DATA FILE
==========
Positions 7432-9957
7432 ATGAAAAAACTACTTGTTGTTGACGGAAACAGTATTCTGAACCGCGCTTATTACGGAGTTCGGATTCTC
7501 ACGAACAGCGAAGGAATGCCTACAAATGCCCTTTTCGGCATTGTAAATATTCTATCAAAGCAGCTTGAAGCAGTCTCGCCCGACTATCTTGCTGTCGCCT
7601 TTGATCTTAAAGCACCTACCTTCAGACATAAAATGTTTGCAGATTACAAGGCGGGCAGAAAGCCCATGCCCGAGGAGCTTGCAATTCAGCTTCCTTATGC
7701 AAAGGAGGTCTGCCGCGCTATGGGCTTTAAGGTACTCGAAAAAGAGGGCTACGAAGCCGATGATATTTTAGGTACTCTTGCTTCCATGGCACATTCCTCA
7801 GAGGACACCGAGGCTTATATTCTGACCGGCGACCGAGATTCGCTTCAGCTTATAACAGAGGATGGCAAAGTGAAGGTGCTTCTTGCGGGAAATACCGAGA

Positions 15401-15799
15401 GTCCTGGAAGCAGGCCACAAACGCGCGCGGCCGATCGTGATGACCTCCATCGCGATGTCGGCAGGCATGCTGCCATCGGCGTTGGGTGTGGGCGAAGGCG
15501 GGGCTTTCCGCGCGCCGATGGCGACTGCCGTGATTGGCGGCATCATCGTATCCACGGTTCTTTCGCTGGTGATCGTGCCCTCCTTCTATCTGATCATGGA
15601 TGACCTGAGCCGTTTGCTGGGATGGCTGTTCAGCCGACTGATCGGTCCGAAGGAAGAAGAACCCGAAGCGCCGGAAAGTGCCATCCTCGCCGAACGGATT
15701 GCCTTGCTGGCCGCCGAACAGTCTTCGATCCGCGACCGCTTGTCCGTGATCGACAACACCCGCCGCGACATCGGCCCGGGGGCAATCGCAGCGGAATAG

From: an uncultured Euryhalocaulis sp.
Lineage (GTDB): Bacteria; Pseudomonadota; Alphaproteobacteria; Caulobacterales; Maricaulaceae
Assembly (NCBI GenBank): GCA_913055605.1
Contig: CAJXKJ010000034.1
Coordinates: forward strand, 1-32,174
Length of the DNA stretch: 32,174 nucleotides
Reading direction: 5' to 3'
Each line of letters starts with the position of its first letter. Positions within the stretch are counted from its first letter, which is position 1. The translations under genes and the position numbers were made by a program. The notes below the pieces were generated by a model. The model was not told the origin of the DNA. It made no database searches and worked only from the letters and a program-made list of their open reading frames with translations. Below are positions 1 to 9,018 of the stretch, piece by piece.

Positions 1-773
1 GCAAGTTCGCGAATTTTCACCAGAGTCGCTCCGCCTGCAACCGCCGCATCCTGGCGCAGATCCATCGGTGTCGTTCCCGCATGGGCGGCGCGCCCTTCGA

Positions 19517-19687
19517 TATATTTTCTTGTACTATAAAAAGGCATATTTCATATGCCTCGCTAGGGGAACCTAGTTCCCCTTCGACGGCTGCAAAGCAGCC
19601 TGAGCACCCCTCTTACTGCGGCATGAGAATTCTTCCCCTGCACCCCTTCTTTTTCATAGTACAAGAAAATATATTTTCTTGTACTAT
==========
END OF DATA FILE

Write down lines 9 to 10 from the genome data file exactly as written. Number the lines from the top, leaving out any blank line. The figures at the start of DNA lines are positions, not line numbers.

15501 GGGCTTTCCGCGCGCCGATGGCGACTGCCGTGATTGGCGGCATCATCGTATCCACGGTTCTTTCGCTGGTGATCGTGCCCTCCTTCTATCTGATCATGGA
15601 TGACCTGAGCCGTTTGCTGGGATGGCTGTTCAGCCGACTGATCGGTCCGAAGGAAGAAGAACCCGAAGCGCCGGAAAGTGCCATCCTCGCCGAACGGATT